Charge into Reading Decodable Reading System

Grounded in the Science of Reading and designed in consultation with Orton-Gillingham trained literacy specialist Marisa Ware, the Charge into Reading Decodable Readers take the guesswork out of learning to read!

Unlike other decodable books, which group new sounds together, each book in the Charge into Reading Decodable Reader series introduces one sound or spelling pattern at a time, building reading confidence.

Compelling storylines paired with a strict scope and sequence make for a series that children won't just be ABLE to read, but that they will actually WANT to read.

What Is Decoding?

For some parents, the idea of decoding may seem confusing or overwhelming. But it doesn’t need to be. Decoding is simply the ability to break a word down into the sounds made by each letter (or group of letters) in the word, and then string those sounds together to form a full word.

 A child who is decoding the word bed, for example, would break the word into its three sounds (also known as phonemes): /b/ /ĕ/ /d/. Once they have identified all three sounds, they would then string them together to say the word bed.

What Is a Scope and Sequence?

In order to decode well, a reader must know the sounds made by all of the letters and combinations of letters. But this isn’t something taught all at once. Rather, children learn one sound at a time, with each new skill building on the ones that were taught before. The order in which these sounds is taught is called a scope and sequence.

A scope and sequence is an organized list of the concepts to be taught (the scope) and the order in which they are organized (the sequence). A proper scope and sequence moves from simple concepts all the way up to advanced skills.

What Are Decodable Readers?

A decodable reader is a book that contains only the sounds and spelling patterns a child has already learned. When talking about decodable readers, it is important to remember that what is decodable to one child may not be decodable to another child. That is to say, not all children have mastered the same skills. This is what makes a scope and sequence so important. Decodable readers should follow a clear scope and sequence, with each book building on the last, just as the scope and sequence does.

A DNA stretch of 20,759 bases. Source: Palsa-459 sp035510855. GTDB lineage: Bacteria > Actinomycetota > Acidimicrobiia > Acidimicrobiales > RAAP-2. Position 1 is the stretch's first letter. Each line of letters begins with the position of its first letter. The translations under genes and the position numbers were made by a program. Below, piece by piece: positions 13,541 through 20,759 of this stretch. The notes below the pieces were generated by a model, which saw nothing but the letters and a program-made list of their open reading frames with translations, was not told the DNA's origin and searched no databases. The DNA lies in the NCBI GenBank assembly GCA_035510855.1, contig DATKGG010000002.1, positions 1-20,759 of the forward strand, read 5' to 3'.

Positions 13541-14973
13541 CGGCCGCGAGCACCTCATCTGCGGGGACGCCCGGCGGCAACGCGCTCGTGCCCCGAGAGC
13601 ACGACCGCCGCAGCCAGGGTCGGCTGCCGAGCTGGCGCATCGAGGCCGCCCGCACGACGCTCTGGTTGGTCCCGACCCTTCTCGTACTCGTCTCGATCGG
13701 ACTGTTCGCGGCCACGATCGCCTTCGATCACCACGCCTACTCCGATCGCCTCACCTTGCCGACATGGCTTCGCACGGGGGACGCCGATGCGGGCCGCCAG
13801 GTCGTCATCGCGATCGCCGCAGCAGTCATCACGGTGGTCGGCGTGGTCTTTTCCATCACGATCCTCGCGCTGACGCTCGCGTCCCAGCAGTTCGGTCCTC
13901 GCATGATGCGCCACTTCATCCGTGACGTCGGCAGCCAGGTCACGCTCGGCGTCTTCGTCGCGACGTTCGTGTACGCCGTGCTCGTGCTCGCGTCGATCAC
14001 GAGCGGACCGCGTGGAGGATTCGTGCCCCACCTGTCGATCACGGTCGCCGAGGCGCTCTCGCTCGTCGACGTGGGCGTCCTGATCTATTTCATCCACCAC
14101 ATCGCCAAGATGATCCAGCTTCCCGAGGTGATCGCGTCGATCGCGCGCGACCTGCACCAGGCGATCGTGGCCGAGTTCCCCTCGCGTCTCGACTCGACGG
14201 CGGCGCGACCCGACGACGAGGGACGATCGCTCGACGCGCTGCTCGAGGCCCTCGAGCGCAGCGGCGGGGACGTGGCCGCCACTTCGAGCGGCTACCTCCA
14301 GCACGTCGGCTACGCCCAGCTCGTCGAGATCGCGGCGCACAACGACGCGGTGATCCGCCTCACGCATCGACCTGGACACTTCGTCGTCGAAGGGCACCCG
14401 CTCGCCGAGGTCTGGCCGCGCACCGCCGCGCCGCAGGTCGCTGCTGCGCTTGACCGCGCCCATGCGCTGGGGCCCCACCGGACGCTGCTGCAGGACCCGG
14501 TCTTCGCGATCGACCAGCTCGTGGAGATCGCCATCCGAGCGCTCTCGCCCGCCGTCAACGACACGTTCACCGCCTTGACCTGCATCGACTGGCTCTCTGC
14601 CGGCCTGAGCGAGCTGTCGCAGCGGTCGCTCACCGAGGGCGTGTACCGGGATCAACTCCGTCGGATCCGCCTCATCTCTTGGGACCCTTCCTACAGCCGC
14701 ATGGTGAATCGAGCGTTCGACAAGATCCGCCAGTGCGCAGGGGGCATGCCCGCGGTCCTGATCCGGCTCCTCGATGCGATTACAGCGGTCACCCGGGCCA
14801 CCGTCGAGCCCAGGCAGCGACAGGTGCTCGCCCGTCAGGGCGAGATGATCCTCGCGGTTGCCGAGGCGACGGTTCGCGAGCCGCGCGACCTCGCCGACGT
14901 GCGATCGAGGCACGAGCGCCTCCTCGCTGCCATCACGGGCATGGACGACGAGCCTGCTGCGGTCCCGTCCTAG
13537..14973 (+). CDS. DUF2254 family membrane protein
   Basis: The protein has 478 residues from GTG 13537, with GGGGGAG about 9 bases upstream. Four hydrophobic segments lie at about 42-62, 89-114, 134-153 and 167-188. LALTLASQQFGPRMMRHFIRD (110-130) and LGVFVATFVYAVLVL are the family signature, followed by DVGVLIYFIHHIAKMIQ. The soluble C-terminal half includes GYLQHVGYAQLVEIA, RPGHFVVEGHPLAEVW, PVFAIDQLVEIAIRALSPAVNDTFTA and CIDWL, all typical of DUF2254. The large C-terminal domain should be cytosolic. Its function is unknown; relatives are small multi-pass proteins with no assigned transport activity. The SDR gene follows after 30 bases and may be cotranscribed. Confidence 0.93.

Explore the Charge into Reading Decodable Readers

Charge into Reading Scope and Sequence

At its core, both the Charge into Reading Decodable Readers and the Charge into Reading scope and sequence are designed to support the curriculum being taught in schools and at home. The scope and sequence is most closely aligned with the 95 Phonics program and the UFLI Foundations scope and sequence.


Breaking news: As of January 2024, the Charge into Reading books are officially UFLI aligned and listed on the UFLI Foundations decodable text guide!

The Charge into Reading scope and sequence begins with one basic assumption: that children have already learned individual letter sounds and are ready to begin blending words together.  

The full scope and sequence is available for download and lists not only every book in the Charge into Reading collection but the graphemes and phonemes introduced in each book, as well as every word in every book.

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How Do I Write a Decodable Reader

Each book in the Charge into Reading Decodable Reading System begins by finding acceptable words within the book's spelling pattern. Here is an example of the acceptable words within the Long O VCE spelling pattern.

Working with this word list, I strive to create a compelling story using only these words and those children have learned in previous stages of the decodable reading system. Any high-frequency words are called out before the story to prepare parents and teachers for guided reading.

The only exception to our strict adherence to the cumulative nature of these books is our Stage 1 Short
Vowel Decodable Reader Set. Because it is impossible to tell a quality story utilizing only CVC words that feature a single vowel sound, minimal consonant blends and digraphs are included where they fit the specific short vowel sound. These are noted in a word list at the beginning of each book for guided

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Skill repetition

When learning a new skill, I know how important repetition is. But not repetition of the same word over and over again. Repetition of the skill being focused on, with enough variety to make a new reader think about what they're reading. That’s why I make a point of including as many unique words that fit the skill being taught as possible!

Real Stories

It has been my experience that many books that strive to teach reading lack consistent and enjoyable plots. As an author of hundreds of published children's books and an editor to thousands, I understand how to prioritize story while following the strict rules required by a decodable reading system. The words that appear in each of our decodable readers adhere to the goals of that stage of books without sacrificing plot, grammar, or early sentence structure. Part of learning to read is comprehension and being able to retell the story. Every story I write contains a clear beginning, middle, and end—a problem and a solution. A setting and a main character. All of this is designed to make every child who reads our books not just better at decoding words, but better at reading stories fluently and comprehending what they’ve read.

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Using Humor to Engage Readers

Children want to laugh. It’s that simple. For too long, decodable text has been deemed “boring.” Not anymore! If a story doesn't make sense, or doesn't make my own kids laugh, I scrap it and start again. And here’s the proof: feedback from real parents and teachers about how their children are enjoying the Charge into Reading books.